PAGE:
Archives - The Reluctant Keyboardist

with Todd Rundgren - click to enlarge
with Todd Rundgren

As it happens, Rundgren's involvement in the Skylarking project was largely Gregory's doing. Having been told by their record company that they sounded "too English," the band members received a list of American record producers. "It read like a roll call from Fort Baxter," Gregory laughs.

"We hadn't heard of anyone except for Todd. I said to the other guys, `Forget all those other names. Let's go with Todd.' I'd been a fan of his for so long, and it was a dream come true to work with him."

"The charts are full of things, particularly keyboard chord structures, that are just rip-offs of Todd's stuff. I find his influence in so much of other people's work, yet he's rarely credited with the inspiration. And not only does he write wonderful music, but his voice is one of the best voices in rock, I think, ever. To cut a long story short, we went over to Woodstock [in upstate New York, where Rundgren kept his studio at the time] and met the man. I can't say that we got on together all that well. It was a working relationship."

during rehearsals - click to enlarge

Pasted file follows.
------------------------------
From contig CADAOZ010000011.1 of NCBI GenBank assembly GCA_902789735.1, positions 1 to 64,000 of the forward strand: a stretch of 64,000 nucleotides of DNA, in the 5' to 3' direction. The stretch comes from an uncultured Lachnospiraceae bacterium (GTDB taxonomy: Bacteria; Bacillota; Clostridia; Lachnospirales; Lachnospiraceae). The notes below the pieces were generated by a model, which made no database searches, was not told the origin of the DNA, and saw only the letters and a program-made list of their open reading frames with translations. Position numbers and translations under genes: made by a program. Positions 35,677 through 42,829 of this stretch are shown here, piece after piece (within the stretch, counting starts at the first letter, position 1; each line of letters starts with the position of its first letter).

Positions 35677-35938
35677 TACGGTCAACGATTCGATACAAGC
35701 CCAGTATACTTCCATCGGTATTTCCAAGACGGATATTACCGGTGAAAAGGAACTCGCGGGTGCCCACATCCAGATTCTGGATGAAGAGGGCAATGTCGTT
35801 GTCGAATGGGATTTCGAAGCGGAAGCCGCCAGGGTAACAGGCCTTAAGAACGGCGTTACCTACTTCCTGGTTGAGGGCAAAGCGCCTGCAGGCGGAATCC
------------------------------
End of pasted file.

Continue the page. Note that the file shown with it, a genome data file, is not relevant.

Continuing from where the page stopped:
during rehearsals
The working relationship between Rundgren and XTC yielded what may be the band's finest record to date, and certainly one of the best rock records of the year. Skylarking is a Beatlesque amalgam of styles and moods, strung together Sgt. Pepper-style by a nearly continuous thematic and musical thread. The songs are overtly pop-oriented, featuring the melodic inventiveness and lyrical cleverness that are the hallmarks of XTC's style, and a structural complexity that skews otherwise simple song forms into labyrinths of well-turned musical phrases. And, of course, the keyboard work is prominent. Gregory modestly calls it "a bit of decoration."

Gregory's musical witticisms range from frivolous (bell tones answering Partridge's line "Are you deafened by the bells?") to subtle (the organ's pious overtones in "Season Cycle," which celebrates the changing of the seasons) to the essential (the spacious timbres of "Another Satellite"). "We try not to make it too obvious," he apologizes, clearly embarrassed that anyone might notice. "We like to put them in as a sort of subtle reference, but it doesn't do to make it too obvious, you know?"